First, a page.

Technology has not caught up with our imagination. Some day we might have “smell-o-vision”, but as of today, we can’t smell through the phone. Someday, we’ll have more home devices that can measure heart rates and give us audio of a minute’s worth of auscultation (currently, there is an app that can do this for the heart, but it has not been approved for professional use). Until then, clients and providers should consider when therapy sessions are appropriate for phone and Internet, and when they should be seeing a helping professional face to face.

What do you think? What happens when clients leave the medical office saying, “My doctor didn’t listen to me, ” or “She barely even took a look at my symptoms”? How can we integrate crucial emerging telemedicine technologies with the need for old-fashioned observation?

How To Conduct Sessions Online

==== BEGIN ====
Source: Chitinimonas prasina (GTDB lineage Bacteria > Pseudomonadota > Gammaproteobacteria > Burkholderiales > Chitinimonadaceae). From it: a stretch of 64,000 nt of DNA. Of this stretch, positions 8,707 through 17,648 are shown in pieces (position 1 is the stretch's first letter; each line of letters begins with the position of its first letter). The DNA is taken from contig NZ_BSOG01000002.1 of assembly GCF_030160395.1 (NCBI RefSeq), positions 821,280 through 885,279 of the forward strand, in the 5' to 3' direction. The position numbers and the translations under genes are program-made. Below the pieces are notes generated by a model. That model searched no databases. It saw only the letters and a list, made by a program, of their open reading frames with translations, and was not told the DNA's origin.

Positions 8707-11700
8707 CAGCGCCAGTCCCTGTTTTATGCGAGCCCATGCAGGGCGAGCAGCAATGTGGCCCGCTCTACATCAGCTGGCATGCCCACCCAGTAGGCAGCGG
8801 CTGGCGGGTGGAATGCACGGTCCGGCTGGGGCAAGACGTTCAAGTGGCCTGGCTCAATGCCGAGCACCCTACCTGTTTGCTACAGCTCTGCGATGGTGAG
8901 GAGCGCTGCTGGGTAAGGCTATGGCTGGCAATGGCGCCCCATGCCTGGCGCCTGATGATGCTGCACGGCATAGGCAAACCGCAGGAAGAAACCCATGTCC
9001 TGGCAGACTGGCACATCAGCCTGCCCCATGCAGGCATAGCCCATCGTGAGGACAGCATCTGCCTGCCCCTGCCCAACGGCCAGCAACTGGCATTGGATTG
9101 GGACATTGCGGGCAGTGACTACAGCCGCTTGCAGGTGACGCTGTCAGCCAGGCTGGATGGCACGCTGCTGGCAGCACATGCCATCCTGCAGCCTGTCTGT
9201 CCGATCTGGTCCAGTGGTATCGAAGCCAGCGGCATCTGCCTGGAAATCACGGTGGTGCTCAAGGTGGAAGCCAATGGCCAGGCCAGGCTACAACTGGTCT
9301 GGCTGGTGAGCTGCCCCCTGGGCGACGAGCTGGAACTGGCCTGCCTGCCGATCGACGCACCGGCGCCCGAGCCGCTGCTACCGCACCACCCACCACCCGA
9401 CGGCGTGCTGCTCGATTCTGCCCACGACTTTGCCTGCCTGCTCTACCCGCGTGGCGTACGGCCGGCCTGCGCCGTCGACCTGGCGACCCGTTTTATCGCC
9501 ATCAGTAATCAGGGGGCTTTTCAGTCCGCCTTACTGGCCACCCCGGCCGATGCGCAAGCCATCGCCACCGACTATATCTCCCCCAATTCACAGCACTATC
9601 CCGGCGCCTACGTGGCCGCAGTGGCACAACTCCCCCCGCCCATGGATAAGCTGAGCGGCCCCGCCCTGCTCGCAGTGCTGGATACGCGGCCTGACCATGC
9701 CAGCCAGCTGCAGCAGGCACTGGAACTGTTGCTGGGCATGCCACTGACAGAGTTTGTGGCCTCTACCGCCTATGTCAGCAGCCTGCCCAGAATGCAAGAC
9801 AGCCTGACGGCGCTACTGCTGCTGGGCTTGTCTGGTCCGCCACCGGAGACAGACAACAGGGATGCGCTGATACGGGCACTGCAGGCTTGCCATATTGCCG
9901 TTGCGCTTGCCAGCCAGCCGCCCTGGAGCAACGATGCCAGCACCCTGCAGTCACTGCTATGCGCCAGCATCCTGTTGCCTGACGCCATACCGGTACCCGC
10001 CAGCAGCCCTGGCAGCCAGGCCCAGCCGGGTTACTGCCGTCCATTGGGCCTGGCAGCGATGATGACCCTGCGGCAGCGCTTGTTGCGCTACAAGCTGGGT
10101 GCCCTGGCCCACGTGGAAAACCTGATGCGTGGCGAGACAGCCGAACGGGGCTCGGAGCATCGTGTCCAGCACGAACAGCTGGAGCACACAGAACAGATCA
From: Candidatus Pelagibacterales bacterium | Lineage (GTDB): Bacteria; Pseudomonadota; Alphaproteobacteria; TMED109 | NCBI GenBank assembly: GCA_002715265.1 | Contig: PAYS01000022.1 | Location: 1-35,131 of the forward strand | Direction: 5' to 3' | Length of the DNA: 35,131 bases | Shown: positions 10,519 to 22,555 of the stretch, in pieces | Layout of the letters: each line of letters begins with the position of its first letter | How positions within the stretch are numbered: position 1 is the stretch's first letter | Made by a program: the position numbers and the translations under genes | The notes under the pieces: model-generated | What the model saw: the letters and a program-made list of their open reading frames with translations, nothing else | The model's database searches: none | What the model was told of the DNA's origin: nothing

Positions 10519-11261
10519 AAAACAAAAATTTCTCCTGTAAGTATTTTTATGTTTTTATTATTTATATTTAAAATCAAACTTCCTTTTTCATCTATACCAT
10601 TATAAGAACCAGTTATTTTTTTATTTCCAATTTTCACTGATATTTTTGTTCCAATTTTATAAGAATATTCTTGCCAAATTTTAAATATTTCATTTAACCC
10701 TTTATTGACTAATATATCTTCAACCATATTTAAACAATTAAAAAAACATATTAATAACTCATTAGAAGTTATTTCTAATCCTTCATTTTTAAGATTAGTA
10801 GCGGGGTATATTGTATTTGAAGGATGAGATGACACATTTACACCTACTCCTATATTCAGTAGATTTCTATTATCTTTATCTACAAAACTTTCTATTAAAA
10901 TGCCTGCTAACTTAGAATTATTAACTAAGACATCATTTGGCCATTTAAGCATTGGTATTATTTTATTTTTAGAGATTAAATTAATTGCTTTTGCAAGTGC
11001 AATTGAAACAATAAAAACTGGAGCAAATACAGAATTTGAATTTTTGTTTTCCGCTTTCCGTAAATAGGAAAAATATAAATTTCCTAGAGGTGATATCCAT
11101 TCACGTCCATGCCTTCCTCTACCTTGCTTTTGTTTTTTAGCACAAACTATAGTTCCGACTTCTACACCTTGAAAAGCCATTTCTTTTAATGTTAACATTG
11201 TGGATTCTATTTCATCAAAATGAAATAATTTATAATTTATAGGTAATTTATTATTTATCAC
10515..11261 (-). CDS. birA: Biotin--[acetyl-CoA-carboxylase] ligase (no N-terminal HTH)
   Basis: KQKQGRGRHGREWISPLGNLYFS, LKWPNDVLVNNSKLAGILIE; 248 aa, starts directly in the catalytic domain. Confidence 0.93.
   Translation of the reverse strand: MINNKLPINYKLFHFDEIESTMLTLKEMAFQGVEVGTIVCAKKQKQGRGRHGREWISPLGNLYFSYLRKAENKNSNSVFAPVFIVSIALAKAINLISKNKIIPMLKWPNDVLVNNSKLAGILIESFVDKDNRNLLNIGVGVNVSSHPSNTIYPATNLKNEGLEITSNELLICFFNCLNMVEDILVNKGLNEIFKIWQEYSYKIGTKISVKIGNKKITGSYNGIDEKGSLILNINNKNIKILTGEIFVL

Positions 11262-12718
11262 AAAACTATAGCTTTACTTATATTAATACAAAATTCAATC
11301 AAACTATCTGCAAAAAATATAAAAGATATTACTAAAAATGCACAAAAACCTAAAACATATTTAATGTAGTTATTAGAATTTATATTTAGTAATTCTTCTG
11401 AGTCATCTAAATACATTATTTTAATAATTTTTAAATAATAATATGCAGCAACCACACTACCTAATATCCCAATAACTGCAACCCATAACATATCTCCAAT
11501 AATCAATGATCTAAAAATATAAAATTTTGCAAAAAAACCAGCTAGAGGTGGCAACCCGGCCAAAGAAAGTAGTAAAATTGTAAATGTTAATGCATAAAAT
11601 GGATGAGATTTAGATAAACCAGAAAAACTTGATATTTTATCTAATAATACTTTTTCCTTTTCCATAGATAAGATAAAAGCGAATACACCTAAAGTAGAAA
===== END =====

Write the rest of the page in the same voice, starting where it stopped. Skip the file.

How To Conduct Sessions Online
by B. Imei Hsu, RN, MAC, LMHC

Note: The following post is for therapists and clients, but I’m writing primarily with the client in mind.

You’ve probably already heard about traditional talk therapy moving to the telephone, a.k.a. teletherapy or telemedicine. The same session you have face to face (F2F) with your therapist is the one you have over the phone, and in many ways, these sessions can be more intensive as the therapist and the client listen carefully to each other is ways that we take for granted when in the same room together. With the advent of popular VOIP (voice over internet protocol) and Internet-based applications such as Skype with improved video quality, many therapists and clinicians like myself have been providing professional counseling and coaching using VOIP clients and Internet applications for video for a couple of years. While it seems like a convenient alternative for almost anyone, you can have a session fail if you don’t know how to prepare for VOIP and online sessions. Here’s what you need to know about successfully conducing sessions online.